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- Asian shares made their first real rally of the year on Wednesday after Chinese data trade data beat expectations, offering a rare shaft of light for the global economy. The gains came after China reported its exports had risen 2.3 percent in yuan-denominated terms in December, from a year earlier while imports dipped 4.0 percent. In U.S. dollar terms, China’s December exports exceeded analyst expectations, falling 1.4 pct from a year earlier, while imports fell by 7.6 percent. Analysts polled by Reuters had expected exports to fall 8.0 percent and imports to fall 11.5 percent. While investors harbor suspicions about the reliability of the data, on the surface they offered hope that world trade flows were at least stabilizing after a dismal 2015. It also suggested Beijing might prove successful in its increasingly forceful attempts to stabilize the yuan, so dampening fears of a sustained devaluation.
- Federal Reserve Bank of Richmond President Jeffrey Lacker said on Tuesday that the economies of the United States and China are linked less than recent volatility in U.S. equity markets seem to imply. “I think our real economies are linked less than you would think from the extent to which our equity markets seem to have moved in parallel with movements in their exchange rate and their equity markets,” Lacker said following remarks to a business group in Columbia, South Carolina. He added that the U.S. stock market’s heightened volatility last summer following China’s stock market woes and a devaluation in the yuan “in hindsight looks like an overreaction…the same thing is the case now.” Fed officials on the whole currently forecast four rate increases this year, but have made clear this is conditioned on incoming data and upward momentum in inflation toward the Fed’s two-percent target rate. The Fed raised rates by a quarter point in December from near zero, the first increase in nearly a decade.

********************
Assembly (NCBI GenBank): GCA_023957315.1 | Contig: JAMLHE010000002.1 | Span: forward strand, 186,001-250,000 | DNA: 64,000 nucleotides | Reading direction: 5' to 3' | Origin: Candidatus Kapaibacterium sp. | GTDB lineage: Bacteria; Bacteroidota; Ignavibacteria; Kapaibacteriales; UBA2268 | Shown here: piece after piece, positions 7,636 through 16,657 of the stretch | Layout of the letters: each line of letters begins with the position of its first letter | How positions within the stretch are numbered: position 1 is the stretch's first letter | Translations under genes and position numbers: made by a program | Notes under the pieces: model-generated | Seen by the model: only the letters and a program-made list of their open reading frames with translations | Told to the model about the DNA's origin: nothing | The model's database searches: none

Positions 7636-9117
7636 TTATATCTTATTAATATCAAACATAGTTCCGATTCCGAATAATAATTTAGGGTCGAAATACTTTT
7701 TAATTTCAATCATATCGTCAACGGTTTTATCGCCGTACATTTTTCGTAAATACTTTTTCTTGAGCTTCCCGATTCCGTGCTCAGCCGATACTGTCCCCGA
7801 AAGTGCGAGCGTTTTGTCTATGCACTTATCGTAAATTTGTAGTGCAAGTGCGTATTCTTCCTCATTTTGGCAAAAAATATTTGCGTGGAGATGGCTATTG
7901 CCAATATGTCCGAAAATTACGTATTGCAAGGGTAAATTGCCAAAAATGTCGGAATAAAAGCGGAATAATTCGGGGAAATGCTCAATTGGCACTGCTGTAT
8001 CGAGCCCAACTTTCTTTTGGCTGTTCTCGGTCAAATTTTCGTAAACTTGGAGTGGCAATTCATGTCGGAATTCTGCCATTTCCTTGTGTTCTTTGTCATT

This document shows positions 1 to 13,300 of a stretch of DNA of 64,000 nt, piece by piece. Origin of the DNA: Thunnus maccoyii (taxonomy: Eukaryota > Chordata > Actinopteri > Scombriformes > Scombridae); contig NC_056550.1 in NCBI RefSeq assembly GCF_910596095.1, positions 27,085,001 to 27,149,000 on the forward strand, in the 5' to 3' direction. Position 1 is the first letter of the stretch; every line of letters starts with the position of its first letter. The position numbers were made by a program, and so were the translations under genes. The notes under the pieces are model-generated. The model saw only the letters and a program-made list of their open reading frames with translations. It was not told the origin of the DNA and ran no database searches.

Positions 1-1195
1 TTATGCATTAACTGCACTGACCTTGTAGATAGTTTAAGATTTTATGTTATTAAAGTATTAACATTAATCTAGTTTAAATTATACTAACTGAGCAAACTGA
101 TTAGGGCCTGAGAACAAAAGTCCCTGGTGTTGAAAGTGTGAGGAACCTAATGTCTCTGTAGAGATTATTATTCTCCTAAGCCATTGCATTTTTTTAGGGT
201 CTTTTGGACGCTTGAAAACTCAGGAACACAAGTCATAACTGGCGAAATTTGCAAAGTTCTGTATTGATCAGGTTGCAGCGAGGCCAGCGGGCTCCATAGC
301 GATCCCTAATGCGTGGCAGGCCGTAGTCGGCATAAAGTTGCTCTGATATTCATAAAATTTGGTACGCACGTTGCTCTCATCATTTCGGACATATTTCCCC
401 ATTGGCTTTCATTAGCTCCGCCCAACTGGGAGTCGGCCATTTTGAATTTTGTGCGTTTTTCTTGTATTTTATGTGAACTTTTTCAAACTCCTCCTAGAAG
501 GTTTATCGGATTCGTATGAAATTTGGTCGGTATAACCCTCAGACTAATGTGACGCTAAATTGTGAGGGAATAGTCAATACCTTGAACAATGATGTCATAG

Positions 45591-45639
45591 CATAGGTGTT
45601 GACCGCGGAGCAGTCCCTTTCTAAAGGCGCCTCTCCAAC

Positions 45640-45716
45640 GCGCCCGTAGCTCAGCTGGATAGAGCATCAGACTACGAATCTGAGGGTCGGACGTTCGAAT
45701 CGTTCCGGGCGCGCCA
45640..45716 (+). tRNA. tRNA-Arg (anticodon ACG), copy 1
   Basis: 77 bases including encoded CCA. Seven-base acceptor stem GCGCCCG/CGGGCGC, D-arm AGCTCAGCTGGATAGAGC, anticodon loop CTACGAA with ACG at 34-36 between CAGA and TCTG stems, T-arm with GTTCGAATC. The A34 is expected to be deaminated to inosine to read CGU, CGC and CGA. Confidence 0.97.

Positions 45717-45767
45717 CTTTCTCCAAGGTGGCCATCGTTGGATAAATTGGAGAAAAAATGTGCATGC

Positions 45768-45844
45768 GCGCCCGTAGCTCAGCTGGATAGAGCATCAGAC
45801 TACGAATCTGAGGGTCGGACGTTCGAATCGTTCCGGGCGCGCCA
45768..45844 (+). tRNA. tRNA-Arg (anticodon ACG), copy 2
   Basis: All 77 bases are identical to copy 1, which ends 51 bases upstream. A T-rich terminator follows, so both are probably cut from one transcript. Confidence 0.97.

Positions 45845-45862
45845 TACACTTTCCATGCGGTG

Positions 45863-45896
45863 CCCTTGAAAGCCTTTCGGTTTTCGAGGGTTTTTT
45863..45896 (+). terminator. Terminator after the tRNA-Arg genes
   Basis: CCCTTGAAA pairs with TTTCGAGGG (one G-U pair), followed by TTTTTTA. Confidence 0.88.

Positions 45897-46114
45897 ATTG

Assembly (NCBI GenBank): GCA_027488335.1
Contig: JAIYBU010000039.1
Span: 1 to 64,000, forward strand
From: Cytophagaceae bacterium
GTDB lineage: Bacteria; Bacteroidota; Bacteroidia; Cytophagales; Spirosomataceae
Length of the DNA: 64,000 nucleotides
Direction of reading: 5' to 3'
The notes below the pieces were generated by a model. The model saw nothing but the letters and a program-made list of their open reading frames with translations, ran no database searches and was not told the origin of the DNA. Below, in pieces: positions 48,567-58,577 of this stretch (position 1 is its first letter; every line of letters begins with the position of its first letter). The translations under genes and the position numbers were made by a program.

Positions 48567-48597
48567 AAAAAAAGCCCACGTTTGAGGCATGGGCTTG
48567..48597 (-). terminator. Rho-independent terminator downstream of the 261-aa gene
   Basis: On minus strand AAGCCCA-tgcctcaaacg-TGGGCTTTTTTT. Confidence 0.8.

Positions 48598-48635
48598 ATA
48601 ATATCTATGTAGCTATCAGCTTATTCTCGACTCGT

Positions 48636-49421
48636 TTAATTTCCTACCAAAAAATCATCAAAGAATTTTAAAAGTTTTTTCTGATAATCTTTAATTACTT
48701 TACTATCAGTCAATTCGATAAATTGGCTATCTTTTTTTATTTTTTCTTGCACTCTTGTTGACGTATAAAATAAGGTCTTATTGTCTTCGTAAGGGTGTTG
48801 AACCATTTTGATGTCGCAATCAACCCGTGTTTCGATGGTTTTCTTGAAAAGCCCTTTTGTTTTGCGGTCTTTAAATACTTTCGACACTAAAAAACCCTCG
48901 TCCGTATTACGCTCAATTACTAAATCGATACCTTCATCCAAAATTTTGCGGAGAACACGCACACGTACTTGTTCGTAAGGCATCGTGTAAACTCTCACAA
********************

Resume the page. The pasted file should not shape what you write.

- Crude futures rose on Wednesday for the first time in eight days, with U.S. oil pulling further away from the widely watched $30-per-barrel level breached the previous session, after U.S. crude stocks unexpectedly fell last week. The $30 mark is both a psychological and financial threshold and, in recent days, traders have poured money into $30 put options for expiration in February and March. U.S. crude stocks fell by 3.9 million barrels in the week to 480.071 million, compared with analysts’ expectations for a increase of 2.5 million barrels, data from industry group the American Petroleum Institute showed on Tuesday. Crude stocks at the Cushing, Oklahoma, delivery hub for WTI fell by 302,000 barrels, API said. But the bearish outlook for oil remains after the U.S. government forecast on Tuesday that the global glut will swell until late 2017. Increased Iranian oil output should feed into oversupply this year with the expected lifting of Western sanctions on that country’s exports, the U.S. Energy Information Administration said. The agency forecast that a limited decline in U.S. supplies next year and steady growth in global demand will help ease the glut only in the third quarter of 2017, the first decline after nearly four straight years of gains. Still, in a reminder that geopolitical tensions could intervene to support prices, Iran is holding 10 U.S. sailors after seizing two Navy boats that allegedly entered Iranian waters in the Gulf on Tuesday.
- The dollar held onto gains against the other major currencies in quiet trade on Tuesday, as ongoing concerns over volatility in China and declining oil prices continued to dominate sentiment. Investors also remained concerned over the extent of the economic slowdown in China, following a steep selloff in Chinese stocks and a renewed devaluation in the yuan since the start of the year. Sterling weakened after the U.K. Office for National Statistics said industrial production fell 0.7% in November from the previous month, compared with forecasts for a flat reading. It was the biggest drop since January 2013. Manufacturing production fell 0.4% compared with October, well below forecasts for a 0.1% increase. On a year-over-year basis, manufacturing production contracted by 1.2%, its fourth consecutive month of contraction. Economists had forecast a more modest decline of 0.8%. Sterling also remained under heavy selling pressure amid concerns that the Bank of England will signal that rates are likely to remain on hold for longer after its policy meeting on Thursday.